Wisconsin Trout

From native brookies, naturalized browns and even wild rainbows (a rarity in the Midwest), Wisconsin is a little-known trout fisher's paradise. 

Northwest Wisconsin

Northern Wisconsin is steeped in trout fishing lore, and past generations heralded the Brule, Namekogan and White Rivers as some of the best trout waters in the US because of the size the fish they'd produce, the wilderness along their banks, and the famous Hexagenia Limbata mayfly hatch in midsummer. In more recent times, for reasons unknown, Northern Wisconsin's famous trout waters are often overlooked. *Spoiler Alert: They're still awesome! Sporting a predictable array of insect hatches, the trout in these rivers have a diverse appetite. But that's not to say they're easy...landing a large wild brown from the cold, clear waters of the Upper Brule will test the best anglers' skills, and eager native brookies along the way make for a fun balance. The most famous hatch is undoubtedly the"Hex" hatch, which occurs around the first week of July, depending on summer conditions. These 2"+ long mayflies hatch an hour or so after dusk on muggy summer nights, followed sometimes by a spinner fall around midnight-1AM with bugs numbering in the thousands (if not millions). Fishing is done by a combination of instincts and sound, and suffice it to say, this is possibly your best shot of the year at a monster wild brown. Many has been the night we trudged back from the truck  at 2 AM wet, tired, full of mosquito bites, and grinning from ear to ear from a great night of Hex fishing. In addition to the better known rivers, the Bayfield Peninsula and surrounding area is full of hidden gems, each containing its unique lineage of wild trout.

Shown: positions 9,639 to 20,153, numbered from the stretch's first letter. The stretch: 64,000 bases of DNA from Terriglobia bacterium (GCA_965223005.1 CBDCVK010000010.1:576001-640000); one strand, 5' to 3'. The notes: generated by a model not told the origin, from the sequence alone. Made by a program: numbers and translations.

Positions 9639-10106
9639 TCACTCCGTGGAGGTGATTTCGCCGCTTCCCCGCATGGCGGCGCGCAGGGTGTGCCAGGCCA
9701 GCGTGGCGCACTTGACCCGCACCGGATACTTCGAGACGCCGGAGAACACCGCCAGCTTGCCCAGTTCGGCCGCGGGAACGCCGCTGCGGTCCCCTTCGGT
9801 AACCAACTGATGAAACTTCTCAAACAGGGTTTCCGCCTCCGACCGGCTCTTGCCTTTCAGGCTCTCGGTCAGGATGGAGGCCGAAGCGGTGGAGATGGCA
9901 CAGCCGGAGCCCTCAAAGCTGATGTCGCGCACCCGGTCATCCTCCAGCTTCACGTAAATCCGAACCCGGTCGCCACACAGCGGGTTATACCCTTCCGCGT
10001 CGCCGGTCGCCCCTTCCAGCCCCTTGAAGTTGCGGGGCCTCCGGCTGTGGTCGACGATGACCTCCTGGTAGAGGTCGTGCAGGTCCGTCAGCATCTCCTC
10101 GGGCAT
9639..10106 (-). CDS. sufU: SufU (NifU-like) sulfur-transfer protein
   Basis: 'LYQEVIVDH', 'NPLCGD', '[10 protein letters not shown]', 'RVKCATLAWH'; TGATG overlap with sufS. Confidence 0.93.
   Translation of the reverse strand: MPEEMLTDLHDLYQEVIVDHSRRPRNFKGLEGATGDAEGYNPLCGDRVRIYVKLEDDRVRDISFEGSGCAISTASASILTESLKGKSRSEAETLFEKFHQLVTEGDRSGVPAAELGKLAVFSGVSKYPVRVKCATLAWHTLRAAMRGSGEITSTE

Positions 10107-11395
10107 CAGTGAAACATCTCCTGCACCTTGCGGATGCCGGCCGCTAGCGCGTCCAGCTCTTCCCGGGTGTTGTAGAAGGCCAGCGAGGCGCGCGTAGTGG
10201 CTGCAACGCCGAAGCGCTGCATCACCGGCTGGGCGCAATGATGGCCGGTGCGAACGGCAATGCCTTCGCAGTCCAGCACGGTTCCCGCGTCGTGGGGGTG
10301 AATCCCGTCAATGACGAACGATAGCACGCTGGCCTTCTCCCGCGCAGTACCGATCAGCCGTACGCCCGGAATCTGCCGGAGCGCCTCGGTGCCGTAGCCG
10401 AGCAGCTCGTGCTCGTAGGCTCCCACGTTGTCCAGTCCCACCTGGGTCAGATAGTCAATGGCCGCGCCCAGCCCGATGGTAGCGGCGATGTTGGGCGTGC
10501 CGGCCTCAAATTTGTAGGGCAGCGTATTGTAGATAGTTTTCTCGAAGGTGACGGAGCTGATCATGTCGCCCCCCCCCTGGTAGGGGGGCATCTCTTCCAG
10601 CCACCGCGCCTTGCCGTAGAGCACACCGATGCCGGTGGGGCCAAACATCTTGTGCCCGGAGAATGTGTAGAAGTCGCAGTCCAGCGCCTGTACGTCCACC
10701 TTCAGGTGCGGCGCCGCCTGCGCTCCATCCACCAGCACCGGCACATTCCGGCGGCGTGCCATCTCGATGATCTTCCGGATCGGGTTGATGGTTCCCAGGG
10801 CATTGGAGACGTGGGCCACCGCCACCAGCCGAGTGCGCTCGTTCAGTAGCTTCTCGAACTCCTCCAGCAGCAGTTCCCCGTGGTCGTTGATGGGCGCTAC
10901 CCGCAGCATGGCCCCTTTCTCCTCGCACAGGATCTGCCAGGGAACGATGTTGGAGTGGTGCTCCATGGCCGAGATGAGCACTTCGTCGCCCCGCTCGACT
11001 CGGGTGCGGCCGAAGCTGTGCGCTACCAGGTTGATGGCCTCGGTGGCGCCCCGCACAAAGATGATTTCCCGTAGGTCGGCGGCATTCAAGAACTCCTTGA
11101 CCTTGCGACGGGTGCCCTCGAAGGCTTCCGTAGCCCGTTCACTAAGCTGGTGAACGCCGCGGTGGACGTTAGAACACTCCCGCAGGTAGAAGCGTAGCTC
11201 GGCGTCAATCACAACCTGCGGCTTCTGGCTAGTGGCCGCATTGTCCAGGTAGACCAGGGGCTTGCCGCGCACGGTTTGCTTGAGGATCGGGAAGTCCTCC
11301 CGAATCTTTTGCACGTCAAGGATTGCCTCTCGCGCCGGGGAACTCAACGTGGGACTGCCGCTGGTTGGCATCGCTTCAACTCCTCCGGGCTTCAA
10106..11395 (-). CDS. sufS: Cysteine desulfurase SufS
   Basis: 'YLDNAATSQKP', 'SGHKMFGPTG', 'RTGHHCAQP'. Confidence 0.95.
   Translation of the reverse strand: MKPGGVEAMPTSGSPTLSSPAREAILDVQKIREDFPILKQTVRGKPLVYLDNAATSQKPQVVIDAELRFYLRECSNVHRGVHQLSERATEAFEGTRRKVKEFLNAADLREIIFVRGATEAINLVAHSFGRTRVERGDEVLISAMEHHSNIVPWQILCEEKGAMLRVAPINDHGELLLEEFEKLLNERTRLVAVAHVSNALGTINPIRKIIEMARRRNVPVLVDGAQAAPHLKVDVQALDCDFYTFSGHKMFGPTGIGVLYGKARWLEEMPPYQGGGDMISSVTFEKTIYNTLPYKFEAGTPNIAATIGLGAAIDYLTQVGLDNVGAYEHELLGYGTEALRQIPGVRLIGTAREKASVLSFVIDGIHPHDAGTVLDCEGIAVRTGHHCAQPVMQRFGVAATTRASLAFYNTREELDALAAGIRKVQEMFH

Western Wisconsin

The creeks draining into the Lower Chippewa and Mississippi Rivers, encompassing what geologically could be described as the northern edge of the Driftless Region, are beautifully clear, gurgling over a mix of limestone, sand, and aquatic vegetation. They are rich in insect life, and many contain scuds and sowbugs, meaning we often employ spring creek skills and fly patterns. During summer, terrestrial fishing is arguably the most action-packed fishing of the season, followed by a nighttime mouse bite once the last glow of sun has left the sky. Expect to catch a mix of brook and brown trout on most streams. Because of this mix, Wisconsin is one of the best places in the world to luck into a wild tiger trout, among the most beautiful creatures on the planet. Hatches abound as well, and for the devout dry fly angler, Western Wisconsin's pastureland creeks offer an endless array of opportunity. We use the beautiful city of Eau Claire as our base for most of these trips which, in addition to outstanding fishing, contains great food, music, coffee, and nightlife.